In Chinese folklore and religion, the god of thunder looked like a terrifying creature. With blue skin, bat wings, and wicked weapons, Leigong seemed horrible.
However, he was known to be a good-natured god who smiled often and drove away the forces of evil. Ancient legends and modern charms remember him as an obedient and helpful deity.
Leigong was not, however, without fault. Darkness and misunderstanding could make the good suffer as well as the wicked.
Leigong had immense power, but it was believed that this could be harnessed. Magical texts and commands from authority could make the god of thunder drive away malevolent spirits and even punish those guilty of crimes on Earth.
Leigong is the thunder god of both Taoism and the folklore-based mythology of China. His cult seems to have its origins early in China.
Leigong belongs to an obvious and wide-spread archetype in Asia. Like many thunder gods of that continent, he is shown as a monstrous deity who creates thunder by beating on massive drums.
In China, he is often shown with bat wings, large claws, and a bird-like beak. He usually has blue skin.
Despite this monstrous appearance, however, Leigong was often shown as a friendly deity. He smiled often and acted in the cause of righteousness rather than malice.
According to legend, Leigong had been born as a mortal. Eating a peach from a tree that originated in Heaven, however, gave him his divine form.
The Jade Emperor gave Leigong his drum. He was given a mace and a hammer to beat it with.
Leigong also received a chariot. This was driven by a young boy called A Xiang.
After giving Leigong these gifts, the Jade Emperor commanded him to go out to punish the wicked. Leigong was eager to strike down those who committed evil, but he sometimes grew confused as to who he should direct his wrath toward.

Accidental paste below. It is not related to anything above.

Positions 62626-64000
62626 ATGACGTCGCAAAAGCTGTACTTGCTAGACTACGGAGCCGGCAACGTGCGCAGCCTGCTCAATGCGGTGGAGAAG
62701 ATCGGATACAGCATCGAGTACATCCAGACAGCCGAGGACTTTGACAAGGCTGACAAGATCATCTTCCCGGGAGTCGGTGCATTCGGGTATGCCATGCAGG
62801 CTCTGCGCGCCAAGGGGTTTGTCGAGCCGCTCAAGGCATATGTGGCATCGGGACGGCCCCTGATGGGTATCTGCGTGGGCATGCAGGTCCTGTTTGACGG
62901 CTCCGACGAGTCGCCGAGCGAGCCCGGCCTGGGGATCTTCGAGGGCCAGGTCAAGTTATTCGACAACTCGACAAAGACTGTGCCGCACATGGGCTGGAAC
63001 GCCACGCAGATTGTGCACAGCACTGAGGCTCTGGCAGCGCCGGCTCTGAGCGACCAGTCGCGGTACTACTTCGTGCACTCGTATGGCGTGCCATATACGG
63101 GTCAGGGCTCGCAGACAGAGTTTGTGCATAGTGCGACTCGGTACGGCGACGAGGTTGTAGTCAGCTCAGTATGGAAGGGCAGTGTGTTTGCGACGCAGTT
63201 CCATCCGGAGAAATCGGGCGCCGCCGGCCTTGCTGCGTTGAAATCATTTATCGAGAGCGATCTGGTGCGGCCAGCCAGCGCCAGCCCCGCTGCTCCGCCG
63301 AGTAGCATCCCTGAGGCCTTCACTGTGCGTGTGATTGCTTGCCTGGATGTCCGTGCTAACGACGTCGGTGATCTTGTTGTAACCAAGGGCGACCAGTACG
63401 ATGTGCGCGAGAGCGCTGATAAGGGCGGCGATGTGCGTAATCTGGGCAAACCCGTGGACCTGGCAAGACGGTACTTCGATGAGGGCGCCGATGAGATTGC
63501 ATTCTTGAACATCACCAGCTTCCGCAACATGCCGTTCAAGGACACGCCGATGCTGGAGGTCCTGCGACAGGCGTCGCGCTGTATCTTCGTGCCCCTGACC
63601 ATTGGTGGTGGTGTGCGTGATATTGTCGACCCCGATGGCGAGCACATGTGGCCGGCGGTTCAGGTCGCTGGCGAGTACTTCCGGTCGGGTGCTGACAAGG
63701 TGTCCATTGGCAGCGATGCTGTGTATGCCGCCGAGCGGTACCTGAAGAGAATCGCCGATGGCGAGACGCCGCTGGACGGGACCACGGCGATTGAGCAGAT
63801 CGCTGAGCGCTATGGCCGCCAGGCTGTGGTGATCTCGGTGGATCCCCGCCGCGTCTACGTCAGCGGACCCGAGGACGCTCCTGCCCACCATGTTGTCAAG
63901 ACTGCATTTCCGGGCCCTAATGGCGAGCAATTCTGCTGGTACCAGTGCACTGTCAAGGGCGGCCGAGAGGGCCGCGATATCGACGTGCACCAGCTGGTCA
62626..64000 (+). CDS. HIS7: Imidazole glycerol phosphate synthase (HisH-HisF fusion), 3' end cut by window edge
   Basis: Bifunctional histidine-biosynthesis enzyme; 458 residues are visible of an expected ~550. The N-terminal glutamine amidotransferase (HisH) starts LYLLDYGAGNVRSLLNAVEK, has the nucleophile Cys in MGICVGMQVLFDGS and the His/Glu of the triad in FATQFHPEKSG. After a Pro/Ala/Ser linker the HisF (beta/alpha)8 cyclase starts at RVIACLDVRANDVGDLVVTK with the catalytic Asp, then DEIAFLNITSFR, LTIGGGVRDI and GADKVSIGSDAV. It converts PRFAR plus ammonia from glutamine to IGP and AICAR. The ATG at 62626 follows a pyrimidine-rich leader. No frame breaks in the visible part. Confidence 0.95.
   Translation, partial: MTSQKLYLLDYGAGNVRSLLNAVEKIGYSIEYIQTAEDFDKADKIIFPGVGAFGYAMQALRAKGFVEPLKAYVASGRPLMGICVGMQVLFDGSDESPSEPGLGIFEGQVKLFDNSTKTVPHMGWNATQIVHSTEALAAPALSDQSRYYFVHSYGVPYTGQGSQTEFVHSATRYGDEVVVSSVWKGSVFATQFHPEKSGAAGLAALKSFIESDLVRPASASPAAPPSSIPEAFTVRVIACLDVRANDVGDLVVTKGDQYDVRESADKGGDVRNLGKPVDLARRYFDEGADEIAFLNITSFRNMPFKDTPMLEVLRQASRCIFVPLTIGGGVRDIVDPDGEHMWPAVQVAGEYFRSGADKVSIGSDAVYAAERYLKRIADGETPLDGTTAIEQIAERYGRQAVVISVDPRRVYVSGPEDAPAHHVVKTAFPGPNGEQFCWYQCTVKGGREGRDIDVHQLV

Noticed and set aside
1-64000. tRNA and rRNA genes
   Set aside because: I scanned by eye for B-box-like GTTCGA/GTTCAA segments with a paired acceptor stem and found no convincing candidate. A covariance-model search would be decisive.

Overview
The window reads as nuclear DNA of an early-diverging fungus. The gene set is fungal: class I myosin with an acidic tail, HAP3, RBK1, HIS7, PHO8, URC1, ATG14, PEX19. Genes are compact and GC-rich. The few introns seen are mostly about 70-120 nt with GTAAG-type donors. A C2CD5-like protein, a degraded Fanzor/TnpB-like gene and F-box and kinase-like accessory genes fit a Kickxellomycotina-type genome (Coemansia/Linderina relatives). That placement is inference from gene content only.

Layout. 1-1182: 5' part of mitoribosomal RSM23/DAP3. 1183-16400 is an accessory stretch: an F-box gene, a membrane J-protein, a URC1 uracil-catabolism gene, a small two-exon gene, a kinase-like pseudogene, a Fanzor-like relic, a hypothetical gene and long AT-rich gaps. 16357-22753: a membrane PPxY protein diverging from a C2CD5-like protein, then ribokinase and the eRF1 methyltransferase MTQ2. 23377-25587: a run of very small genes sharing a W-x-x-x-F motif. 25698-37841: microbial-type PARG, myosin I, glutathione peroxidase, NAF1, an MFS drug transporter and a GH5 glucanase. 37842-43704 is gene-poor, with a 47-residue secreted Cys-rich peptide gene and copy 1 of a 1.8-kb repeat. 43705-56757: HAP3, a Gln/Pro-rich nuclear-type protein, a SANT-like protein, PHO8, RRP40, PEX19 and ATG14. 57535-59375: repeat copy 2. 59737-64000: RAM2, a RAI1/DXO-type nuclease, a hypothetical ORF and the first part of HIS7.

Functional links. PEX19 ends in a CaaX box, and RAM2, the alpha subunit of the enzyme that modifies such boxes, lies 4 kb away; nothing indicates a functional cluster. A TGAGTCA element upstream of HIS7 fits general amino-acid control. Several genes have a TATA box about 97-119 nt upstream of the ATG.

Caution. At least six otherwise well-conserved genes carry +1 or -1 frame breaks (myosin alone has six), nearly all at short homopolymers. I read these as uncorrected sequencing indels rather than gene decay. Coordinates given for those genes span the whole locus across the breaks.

One of his greatest problems was that the sky grew dark whenever he descended to Earth. Without light, Leigong could not accurately aim his strikes and sometimes killed innocent people as well as the guilty.
Leigong was also known to overstep the definition of evil. While his intentions were honorable, he sometimes killed those who did not deserve such a harsh punishment.
One of these victims was a young woman named Dianmu.
One day, Dianmu threw away a husk of rice that was too hard for her elderly mother to chew. Believing she was committing a sin by wasting food, however, Leigong struck her down.
The Jade Emperor took pity on Dianmu and resurrected her as a goddess. Because he had killed her, Leigong was made to take responsibility for Dianmu.
She became his wife and assisted him in his duties. Dianmu was the goddess of lightning who used mirrors to light the world so her husband would hit the right targets.
The story of Dianmu and Leigong’s marriage explained why lightning flashed shortly before thunder. Dianmu’s light was not always enough for Leigong to see by, however, so sometimes innocent people were still killed by lightning strikes.
Leigong had few official temples in China, but that did not mean that he was not prayed to often. While Taoist temples were rarely dedicated to him, folk belief provided the god with ample reverence.
Leigong was a punisher, but he was not an evil god. While he occasionally struck the innocent, he could also be a force for good.
The people who prayed to Leigong did not do so to avoid his wrath because they believed that good people were only struck accidentally. Instead, they prayed that the god would focus his powers on those that they thought of as wicked.
Physical artifacts of these prayers are among the most famous charms of China.
Popularly known as Lei Ting curse charms, these talismans can be found throughout China and Vietnam. They are popular among collectors for both their imagery and supposed magical properties.
Lei Ting, which comes from an abbreviated form of Leigong’s name and the word for “thunder,” often take the form of cash coins. They are typically inscribed with incantations written in Fuwan, a religious text, rather than the more widely-known Hanzi characters.